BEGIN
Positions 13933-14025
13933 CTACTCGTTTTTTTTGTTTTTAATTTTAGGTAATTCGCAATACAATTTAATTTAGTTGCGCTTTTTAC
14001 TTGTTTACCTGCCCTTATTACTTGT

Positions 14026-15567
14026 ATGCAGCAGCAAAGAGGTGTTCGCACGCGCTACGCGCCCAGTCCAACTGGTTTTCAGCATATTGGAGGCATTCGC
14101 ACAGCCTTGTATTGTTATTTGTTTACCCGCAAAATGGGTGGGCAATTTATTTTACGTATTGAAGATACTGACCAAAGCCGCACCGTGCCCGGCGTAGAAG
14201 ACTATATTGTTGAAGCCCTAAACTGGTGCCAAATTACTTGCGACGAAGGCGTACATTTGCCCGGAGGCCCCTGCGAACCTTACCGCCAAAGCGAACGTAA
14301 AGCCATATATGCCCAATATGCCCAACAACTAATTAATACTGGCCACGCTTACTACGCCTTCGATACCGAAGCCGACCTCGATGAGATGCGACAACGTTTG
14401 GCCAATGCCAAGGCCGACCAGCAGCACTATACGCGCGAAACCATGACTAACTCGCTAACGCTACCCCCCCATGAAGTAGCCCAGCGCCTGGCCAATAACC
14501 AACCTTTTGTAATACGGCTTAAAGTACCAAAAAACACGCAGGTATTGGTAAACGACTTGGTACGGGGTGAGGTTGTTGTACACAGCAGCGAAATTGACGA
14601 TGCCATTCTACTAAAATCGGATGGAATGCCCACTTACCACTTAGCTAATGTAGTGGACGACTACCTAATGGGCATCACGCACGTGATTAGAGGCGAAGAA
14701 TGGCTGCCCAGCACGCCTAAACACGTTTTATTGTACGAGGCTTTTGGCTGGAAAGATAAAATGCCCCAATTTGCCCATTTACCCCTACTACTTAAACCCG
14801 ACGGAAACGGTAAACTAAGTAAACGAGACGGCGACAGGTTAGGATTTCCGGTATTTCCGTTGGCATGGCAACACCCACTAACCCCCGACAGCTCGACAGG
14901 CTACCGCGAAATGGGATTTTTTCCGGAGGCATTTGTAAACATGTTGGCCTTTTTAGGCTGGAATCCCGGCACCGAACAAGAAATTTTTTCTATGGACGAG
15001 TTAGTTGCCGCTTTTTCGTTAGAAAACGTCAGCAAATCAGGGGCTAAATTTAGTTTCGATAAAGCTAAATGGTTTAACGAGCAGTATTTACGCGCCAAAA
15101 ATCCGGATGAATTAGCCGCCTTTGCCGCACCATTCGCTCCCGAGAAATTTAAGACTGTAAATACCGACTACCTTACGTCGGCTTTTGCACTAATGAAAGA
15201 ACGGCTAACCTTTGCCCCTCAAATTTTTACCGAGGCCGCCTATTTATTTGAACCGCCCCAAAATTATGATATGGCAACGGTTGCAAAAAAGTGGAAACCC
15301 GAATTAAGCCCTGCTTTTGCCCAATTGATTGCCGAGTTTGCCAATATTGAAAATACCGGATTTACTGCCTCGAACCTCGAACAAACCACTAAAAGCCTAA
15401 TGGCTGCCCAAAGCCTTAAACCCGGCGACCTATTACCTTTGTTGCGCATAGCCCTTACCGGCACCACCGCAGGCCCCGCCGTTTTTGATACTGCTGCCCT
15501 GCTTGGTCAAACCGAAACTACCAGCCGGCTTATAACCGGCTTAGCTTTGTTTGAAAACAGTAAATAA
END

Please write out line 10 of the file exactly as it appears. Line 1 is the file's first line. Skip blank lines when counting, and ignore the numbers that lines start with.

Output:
14501 AACCTTTTGTAATACGGCTTAAAGTACCAAAAAACACGCAGGTATTGGTAAACGACTTGGTACGGGGTGAGGTTGTTGTACACAGCAGCGAAATTGACGA